Retail and restaurant sales are an opportunity for farmers and food businesses to increase sales volume and revenue, while building brand awareness in the local marketplace. But selling farm products to retail buyers isn’t as easy as showing up with samples. Before approaching grocery store and restaurant buyers, farmers must understand the market, obtain required insurance and certifications, and comply with industry standards for packaging and labeling.
Understand the market: products, people, promotions and pricing
Visit the grocery store(s) you wish to sell product to. Survey the store’s current products, customers, promotions, and pricing. Pay special attention to similar products that your products will compete against, noting the price range. Typical retail mark-up is 40%; if the retail price of fresh asparagus is $2.89 per pound, the grocer paid about $1.73 per pound.
Enjoy a meal at the restaurant you wish to sell products to. Look for language or signage that promotes local sourcing. Notice fellow diners- will your products appeal to the restaurant’s typical customers? Review the menu and consider if your products are a good fit. Make note of prices on the menu. Restaurant industry food costs average 30-35%, depending upon the style of restaurant.
Insurance and certifications
Retail and restaurant buyers may require vendors to maintain a level of product liability insurance, worker’s compensation and/or other insurance policies. Grocers may require vendor farms to be Good Agricultural Practices (GAP) certified. Buyers will appreciate a copy of your farm’s food safety plan, and an invitation to perform an on-farm food safety inspection.
Be prepared to provide buyers with documentation proving your products are USDA Certified Organic, Certified Natural, Verified Non-GMO, Animal Welfare Approved or other specialty certifications. You may need to explain terms like “grass-fed”, “pasture raised”, “natural”, “antibiotic free”, and how those terms can be used to market products to customers.
Packaging and labeling
Grocery stores and restaurants require product to be delivered in packaging that complies with industry standards. Packaging may need to include USDA or industry grading, sizing and quality standard information.
Understand legal regulations for labeling retail products, including Country of Origin labeling, USDA inspection seals, label claims, weights and business contact information that allows for product traceability. Many grocers require a price look up (PLU) or universal product code (UPC) label.
Pitching your farm products
Farmers that understand the market, obtain required insurance and certifications, and comply with industry standards for packaging and labeling, can approach buyers with confidence! The first successful sale is the start of a long-term mutually beneficial buyer-seller relationship.
Need help getting ready for retail?
Join the Ohio State University Direct Food and Ag Marketing Team for MarketReady Producer Training.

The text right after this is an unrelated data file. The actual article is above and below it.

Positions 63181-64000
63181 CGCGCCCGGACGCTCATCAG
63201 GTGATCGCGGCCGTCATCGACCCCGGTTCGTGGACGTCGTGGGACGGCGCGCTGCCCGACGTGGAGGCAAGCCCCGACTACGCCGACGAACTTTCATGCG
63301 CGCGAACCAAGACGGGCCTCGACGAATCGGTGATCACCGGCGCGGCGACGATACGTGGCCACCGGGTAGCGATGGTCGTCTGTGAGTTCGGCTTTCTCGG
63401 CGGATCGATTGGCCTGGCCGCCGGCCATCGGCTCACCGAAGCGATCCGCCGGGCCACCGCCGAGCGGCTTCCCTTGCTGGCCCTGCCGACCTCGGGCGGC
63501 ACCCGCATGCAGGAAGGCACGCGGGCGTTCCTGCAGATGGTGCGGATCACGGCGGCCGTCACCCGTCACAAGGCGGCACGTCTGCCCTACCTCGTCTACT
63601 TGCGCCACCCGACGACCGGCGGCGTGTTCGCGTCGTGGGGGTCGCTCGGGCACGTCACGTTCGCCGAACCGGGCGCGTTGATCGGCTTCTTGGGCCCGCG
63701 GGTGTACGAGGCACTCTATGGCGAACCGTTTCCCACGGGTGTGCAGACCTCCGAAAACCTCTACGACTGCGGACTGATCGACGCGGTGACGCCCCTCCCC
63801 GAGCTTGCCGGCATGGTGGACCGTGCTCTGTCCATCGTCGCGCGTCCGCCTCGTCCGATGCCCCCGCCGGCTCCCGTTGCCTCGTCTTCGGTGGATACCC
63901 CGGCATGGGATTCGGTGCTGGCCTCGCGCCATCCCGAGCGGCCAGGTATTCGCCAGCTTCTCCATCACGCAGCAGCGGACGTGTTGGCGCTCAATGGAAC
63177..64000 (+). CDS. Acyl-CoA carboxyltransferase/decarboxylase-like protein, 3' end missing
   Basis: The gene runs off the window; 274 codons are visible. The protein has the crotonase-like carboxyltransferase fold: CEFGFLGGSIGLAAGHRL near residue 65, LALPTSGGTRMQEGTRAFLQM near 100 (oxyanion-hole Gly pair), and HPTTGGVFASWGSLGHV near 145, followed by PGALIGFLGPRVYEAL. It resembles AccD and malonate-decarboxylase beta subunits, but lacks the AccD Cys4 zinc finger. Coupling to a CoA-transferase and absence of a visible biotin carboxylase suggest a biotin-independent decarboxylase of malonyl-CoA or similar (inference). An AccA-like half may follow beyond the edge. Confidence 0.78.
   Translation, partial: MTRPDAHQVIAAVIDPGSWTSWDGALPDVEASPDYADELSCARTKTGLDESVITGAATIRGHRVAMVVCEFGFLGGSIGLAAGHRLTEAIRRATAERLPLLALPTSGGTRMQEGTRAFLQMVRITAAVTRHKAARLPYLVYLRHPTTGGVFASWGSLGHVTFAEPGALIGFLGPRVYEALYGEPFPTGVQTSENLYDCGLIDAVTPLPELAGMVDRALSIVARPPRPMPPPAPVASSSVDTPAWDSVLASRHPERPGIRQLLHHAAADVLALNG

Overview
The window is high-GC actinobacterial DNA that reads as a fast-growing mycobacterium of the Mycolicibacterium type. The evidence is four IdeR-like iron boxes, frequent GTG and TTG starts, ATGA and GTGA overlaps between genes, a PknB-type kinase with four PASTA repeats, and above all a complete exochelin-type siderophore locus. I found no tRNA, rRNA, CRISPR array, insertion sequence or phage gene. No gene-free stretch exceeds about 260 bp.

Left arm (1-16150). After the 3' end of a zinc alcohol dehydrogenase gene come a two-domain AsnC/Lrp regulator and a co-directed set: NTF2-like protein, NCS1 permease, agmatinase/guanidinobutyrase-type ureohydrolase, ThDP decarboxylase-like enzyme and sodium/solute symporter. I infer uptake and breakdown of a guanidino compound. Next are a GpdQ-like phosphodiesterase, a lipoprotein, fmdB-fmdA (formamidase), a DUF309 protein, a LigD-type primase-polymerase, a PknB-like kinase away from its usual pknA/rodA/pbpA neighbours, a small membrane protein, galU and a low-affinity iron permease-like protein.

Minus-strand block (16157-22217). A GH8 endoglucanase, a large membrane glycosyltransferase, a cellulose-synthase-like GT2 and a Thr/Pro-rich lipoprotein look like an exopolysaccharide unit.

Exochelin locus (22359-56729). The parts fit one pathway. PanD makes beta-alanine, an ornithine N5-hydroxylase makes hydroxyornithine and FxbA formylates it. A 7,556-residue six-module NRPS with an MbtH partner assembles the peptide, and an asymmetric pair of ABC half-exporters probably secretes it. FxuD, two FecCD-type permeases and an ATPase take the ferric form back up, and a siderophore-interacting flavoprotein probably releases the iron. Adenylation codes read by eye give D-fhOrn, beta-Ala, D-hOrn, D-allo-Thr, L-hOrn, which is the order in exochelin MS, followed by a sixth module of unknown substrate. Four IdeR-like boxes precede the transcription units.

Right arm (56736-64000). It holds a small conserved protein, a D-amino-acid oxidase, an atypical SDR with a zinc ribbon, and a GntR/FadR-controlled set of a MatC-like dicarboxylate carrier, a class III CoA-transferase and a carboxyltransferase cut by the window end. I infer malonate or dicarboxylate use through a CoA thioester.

Dates: Two-part training on Thursday, November 1, 2018 and Friday, November 9, 2018
Time: 10 a.m. to 2:30 p.m. both days
Location: OSU Extension- Cuyahoga County, 12200 Fairhill Rd. E Bldg. Cleveland, OH 44120
Fee: $30 covers both days (lunch is provided)
Register: Contact email@example.com or 740-289-2071 ext 132 by October 30th.
*Article originally published in Farm & Dairy Newspaper
The Association of Cooperative Educators (ACE) presents the 2018 webinar series “Planting the Seed: Empowering the Next Generation of Co-op Rural Development Professionals.” Staff from the CFAES Center for Cooperatives presents the Center’s signature online training, Co-op Mastery, an online education resource for rural and agricultural cooperatives to start, grow and participate in a cooperative business.
The free webinar takes place November 15th, from noon to 1 p.m.
For more information about the webinar series contact firstname.lastname@example.org
A conference connecting healthy food, farms and communities, dedicated to the life and work of Patrick Kaufman.
Join us Nov. 9 for a one-day conference to connect practitioners, researchers, activists and others engaged in the development of regional food hubs to network and share best practices. Practitioners and researchers will share the findings of a food hub project aimed at improving food access in Columbus, among other learning opportunities.
This conference is presented by Methodist Theological School in Ohio, the Initiative for Food and AgriCultural Transformation (InFACT) of The Ohio State University, Franklinton Farms, and Seminary Hill Farm on the campus of MTSO. It is supported in part by a Linkage and Leverage grant through InFACT.
TIME AND LOCATION
The conference will be held from 9 a.m. to 4 p.m. Nov. 9 on the campus of MTSO, 3081 Columbus Pike in Delaware. Here is a Google map. A full schedule for the day will be posted soon.
1 cup Land O’ Lakes butter, softened
¾ cup America Crystal sugar
¾ cup American Crystal brown sugar
1 tsp vanilla
1 tsp baking soda
½ tsp salt
½ tsp Sunkist orange zest
1 heaping cup all-purpose King Arthur flour
1 heaping cup self-rising King Arthur flour
6 oz Ocean Spray Craisins
½ cup Blue Diamond sliced almonds
- Preheat oven to 350 degrees.
- In a large bowl, beat butter and sugars until creamy.
- Add vanilla, eggs, soda, salt and orange zest. Mix well.
- Incorporate flours to form dough.
- Stir in Craisins and almonds.
- Drop by spoonful onto ungreased baking sheets.
- Bake for 10-12 minutes, until golden.
- Remove from heat and allow to cool on pan.
- Store in airtight container.